The octopus, perhaps because it is not immune to its toxins, waits up to twenty minutes before eating. Then he uses his beak and eats first what he can cut, that is, his soft parts. If the victim is large and with hard meat then the octopus injects more enzymes. The tips of its tentacles penetrate the smaller joints of the lobster or crab legs and all the flesh is transferred from the suction cup to the suction cup to its mouth. The octopus can eat one or a crab and empty a large shell in half an hour, while a lobster needs half a day. Most of the time, if the victim is two-door, he brings it with his tentacles close to his mouth and by exerting an attractive force with his suction cups, he manages to open it and eat its interior.

In general, with each kilo of food that the octopus consumes, it increases its body weight by half a kilo.


The Octopus: The Smartest Cephalopoda


The octopus has individuals of both sexes and their distinction can be easily perceived by various morphological characteristics. Thus, if there are two gonads in the visceral cavity, the animal is female. If there is one, then it is male. The gonads are located on the back of the hood and this feature helps us to identify the sex, especially in octopuses that have lost the third right arm (presence or absence of ectocotyle) or are very small. Finally, the male octopuses can be distinguished relatively easily from the females if we observe their lateral tentacles and see that in the middle they have scattered some large suckers (suction cups), much larger than the rest, while on the contrary the suckers of the females are evenly distributed in all tentacles.

During the mating season, the male, aiming to impress the female, approaches it and gives a wonderful performance with movements and figures that even the best dancer would envy. The female pretends not to want to and drives it away for a while but eventually accepts it. Octopuses flirt, with the preliminary games looking like one dancing and one fighting. For several hours. The male then grabs the female and inserts the tentacle with the hectocotylus into the female's mantle cavity for fertilization. The meeting takes place other times with the two bodies united and confused as a mass, other times to be side by side or from a distance, just enough to reach the male's tentacle, and finally for some species of octopus to cut off the tentacle completely with the ectocotyle from the male and to enter the ovary of the female for fertilization. The same couple has sex several times and the mating takes about a week. The male can mate with many females and one female can accept other males and so there is no permanent pair in them. Mating has also often been observed without the female still being mature.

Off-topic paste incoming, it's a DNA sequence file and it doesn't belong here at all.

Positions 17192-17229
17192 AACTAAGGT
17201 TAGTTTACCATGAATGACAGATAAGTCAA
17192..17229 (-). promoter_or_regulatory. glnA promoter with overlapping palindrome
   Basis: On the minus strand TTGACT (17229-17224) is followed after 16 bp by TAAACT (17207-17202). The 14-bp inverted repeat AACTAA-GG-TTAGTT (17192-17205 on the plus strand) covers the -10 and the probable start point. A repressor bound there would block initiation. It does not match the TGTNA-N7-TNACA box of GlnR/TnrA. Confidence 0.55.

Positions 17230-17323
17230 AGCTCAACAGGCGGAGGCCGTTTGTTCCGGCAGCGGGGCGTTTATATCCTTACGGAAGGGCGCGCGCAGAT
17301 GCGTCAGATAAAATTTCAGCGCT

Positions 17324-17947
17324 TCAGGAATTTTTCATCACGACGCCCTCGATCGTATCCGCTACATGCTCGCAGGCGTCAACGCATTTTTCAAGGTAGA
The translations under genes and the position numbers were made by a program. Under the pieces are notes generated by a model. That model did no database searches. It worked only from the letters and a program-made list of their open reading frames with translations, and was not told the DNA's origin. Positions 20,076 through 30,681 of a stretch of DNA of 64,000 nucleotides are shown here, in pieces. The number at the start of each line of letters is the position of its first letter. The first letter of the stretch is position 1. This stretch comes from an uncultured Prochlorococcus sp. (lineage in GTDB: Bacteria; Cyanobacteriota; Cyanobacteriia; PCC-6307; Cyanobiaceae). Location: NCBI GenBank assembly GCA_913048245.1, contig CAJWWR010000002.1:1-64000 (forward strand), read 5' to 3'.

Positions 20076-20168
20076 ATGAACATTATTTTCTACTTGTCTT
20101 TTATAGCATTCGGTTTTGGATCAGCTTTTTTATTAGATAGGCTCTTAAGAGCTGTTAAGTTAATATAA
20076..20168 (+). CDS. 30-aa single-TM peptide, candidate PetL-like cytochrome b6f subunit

During mating, the ectocotyl takes sperm from its sac (gonad) and deposits them in the female's ovarian gland, where when the mature eggs pass through them to emerge from the fallopian tubes, they are fertilized. This process of fertilization can take from a few days to weeks or even months depending on the species. Unfertilized eggs are discarded.

Females that are fertilized and ready to give birth repel males, avoid them systematically and do not want to have sex at all. They then become restless and seek to find in shallow water a hard substrate, safe and protected to lay their eggs. On rocky shores, or reefs, females choose a hole, crevice, or shelter and often protect their entrance with stones, shells, shells, or other solid objects that they collect for this reason. Unlike sandy or muddy or nasally bottoms where there is no natural cover, eggs can be placed for hatching in empty mollusks or objects of anthropogenic origin found at the bottom such as e.g. containers, boxes, bottles, car tires, tins, boots etc.

The octopus eggs are elongated with a sesame-shaped, medium size of 2 mm and are surrounded by secretions of the fallopian tubes that help to stick together and form bunches that will then cling like "grapes" to the selected surface (substrate) from the mother in shallow water. There are dozens of "grapes" hanging from the surface and each "grape" contains hundreds to thousands of eggs. The number of eggs varies depending on the genus of the octopus and the number of mature eggs that are in the spawning period and this is usually 1 in 100. Of course the eggs do not hatch all at the same time, because they are not all born at the same time.